On This Day
1946 – Tokyo Telecommunications Engineering (later renamed Sony) is founded.
Sony Group Corporation (ソニーグループ株式会社, Sonī Gurūpu kabushiki gaisha, /ˈsoʊni/ SOH-nee, commonly known as Sony and stylized as SONY) is a Japanese multinational conglomerate corporation headquartered in Kōnan, Minato, Tokyo. The company operates as one of the world’s largest manufacturers of consumer and professional electronic products, the largest video game console company, the second largest video game publisher, the largest record company, as well as one of the most comprehensive media companies, being the largest Japanese media conglomerate by size overtaking the privately held, family-owned Yomiuri Shimbun Holdings, the largest Japanese media conglomerate by revenue.
Sony, with its 55 percent market share in the image sensor market, is among the semiconductor sales leaders and, as of 2015, the second-largest television manufacturer in the world by annual sales figures. It is the world’s largest player in the premium TV market for a television of at least 55 inches (140 centimeters) with a price higher than $2,500 as well second largest TV brand by market share.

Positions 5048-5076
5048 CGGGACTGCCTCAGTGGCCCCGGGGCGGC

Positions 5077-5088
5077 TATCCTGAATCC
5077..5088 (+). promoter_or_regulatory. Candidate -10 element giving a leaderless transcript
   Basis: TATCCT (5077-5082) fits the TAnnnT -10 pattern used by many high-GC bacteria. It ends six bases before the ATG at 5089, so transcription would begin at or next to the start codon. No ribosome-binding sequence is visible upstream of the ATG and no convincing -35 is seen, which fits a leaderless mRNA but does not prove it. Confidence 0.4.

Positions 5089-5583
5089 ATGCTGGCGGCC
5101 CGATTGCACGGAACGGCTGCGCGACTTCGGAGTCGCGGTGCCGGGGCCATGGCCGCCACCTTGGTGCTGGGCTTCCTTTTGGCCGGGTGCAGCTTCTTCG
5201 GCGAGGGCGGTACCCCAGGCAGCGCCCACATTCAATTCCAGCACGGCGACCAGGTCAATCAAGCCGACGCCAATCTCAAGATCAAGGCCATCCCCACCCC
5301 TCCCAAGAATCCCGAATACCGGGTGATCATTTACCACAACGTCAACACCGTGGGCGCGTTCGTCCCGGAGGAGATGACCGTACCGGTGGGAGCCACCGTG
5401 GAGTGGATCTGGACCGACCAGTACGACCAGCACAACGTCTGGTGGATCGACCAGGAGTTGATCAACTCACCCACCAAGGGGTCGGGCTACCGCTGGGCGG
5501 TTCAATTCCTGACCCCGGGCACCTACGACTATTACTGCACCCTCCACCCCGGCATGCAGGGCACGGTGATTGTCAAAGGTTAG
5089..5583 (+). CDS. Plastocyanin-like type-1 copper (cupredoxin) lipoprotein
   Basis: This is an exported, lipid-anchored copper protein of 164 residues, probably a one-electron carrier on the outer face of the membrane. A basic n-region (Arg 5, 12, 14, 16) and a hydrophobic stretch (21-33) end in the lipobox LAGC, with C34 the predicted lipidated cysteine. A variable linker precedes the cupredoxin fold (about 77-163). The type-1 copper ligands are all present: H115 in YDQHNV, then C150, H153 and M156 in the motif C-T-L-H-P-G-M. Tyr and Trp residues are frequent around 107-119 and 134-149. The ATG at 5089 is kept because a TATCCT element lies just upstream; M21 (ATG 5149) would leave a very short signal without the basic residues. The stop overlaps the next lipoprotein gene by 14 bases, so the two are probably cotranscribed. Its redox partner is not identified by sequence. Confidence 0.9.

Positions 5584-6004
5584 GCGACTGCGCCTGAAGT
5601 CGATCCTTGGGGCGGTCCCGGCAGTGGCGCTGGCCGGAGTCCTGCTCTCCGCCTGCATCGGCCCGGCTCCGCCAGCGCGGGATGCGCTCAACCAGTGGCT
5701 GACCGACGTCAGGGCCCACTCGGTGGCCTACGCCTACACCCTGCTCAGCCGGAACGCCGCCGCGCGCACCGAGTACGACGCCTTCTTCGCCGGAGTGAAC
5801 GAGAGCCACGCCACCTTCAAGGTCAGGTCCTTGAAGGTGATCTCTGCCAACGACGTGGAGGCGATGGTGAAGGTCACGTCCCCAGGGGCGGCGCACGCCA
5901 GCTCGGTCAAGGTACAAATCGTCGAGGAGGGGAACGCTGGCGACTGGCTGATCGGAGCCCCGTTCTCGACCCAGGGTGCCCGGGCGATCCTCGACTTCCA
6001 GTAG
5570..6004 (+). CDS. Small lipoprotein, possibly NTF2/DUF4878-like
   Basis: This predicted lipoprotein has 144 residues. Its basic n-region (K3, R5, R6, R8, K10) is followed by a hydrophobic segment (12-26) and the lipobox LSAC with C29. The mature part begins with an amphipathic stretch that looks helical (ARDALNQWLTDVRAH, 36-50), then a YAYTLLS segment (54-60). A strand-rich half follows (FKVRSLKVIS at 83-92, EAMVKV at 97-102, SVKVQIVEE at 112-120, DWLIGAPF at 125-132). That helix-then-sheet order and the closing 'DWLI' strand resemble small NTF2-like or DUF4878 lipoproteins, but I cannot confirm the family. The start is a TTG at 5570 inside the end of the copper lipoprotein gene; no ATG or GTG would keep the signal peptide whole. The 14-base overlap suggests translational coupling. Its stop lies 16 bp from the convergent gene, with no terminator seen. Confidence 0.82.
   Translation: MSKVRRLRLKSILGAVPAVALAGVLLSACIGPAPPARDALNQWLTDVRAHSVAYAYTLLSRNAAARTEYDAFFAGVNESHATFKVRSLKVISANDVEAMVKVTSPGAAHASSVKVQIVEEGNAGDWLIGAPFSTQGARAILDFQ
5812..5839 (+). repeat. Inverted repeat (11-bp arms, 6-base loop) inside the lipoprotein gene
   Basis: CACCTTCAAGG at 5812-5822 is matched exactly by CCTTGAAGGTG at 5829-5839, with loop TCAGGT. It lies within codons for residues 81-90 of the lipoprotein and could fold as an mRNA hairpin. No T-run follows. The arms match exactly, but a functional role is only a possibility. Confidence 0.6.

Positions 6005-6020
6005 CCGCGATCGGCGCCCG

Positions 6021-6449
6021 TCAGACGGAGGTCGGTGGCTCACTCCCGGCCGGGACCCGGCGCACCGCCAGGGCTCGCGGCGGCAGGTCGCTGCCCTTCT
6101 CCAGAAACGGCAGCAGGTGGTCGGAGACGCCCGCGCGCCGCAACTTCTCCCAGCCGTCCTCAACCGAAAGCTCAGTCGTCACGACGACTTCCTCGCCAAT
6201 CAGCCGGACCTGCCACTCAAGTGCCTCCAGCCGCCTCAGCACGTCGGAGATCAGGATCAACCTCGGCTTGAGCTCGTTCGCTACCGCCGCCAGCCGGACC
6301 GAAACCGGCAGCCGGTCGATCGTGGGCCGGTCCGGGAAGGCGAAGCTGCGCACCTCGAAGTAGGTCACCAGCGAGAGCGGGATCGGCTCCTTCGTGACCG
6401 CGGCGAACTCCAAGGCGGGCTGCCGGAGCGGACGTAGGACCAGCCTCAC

Sony Group Corporation is the holding company of the Sony Group (ソニー・グループ, Sonī Gurūpu), which comprises Sony Corporation, Sony Semiconductor Solutions, Sony Pictures, Sony Music, Sony Interactive Entertainment, Sony Financial Holdings, and others.
The company’s slogan is Be Moved. Their former slogans were The One and Only (1979–1982), It’s a Sony (1982–2005), like.no.other (2005–2009) and make.believe (2009–2013).
Sony has a weak tie to the Sumitomo Mitsui Financial Group (SMFG) corporate group, the successor to the Mitsui group. Sony is listed on the Tokyo Stock Exchange (in which it is a constituent of the Nikkei 225 and TOPIX Core30 indexes) with an additional listing in the form of American depositary receipts listed in the New York Stock Exchange (traded since 1970, making it the oldest Japanese company to be listed in an American exchange), and was ranked 122nd on the 2020 Fortune Global 500 list.
453 BC – Spring and Autumn period: The house of Zhao defeats the house of Zhi, ending the Battle of Jinyang, a military conflict between the elite families of the State of Jin.
The Spring and Autumn period was a period in Chinese history from approximately 771 to 476 BCE (or according to some authorities until 403 BCE[a]) which corresponds roughly to the first half of the Eastern Zhou period. The period’s name derives from the Spring and Autumn Annals, a chronicle of the state of Lu between 722 and 479 BCE, which tradition associates with Confucius (551–479 BCE).
During this period, the Zhou royal authority over the various feudal states eroded as more and more dukes and marquesses obtained de facto regional autonomy, defying the king’s court in Luoyi and waging wars amongst themselves. The gradual Partition of Jin, one of the most powerful states, marked the end of the Spring and Autumn period and the beginning of the Warring States period.
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Born On This Day
1909 – Dorothy Sunrise Lorentino, Native American teacher (d. 2005)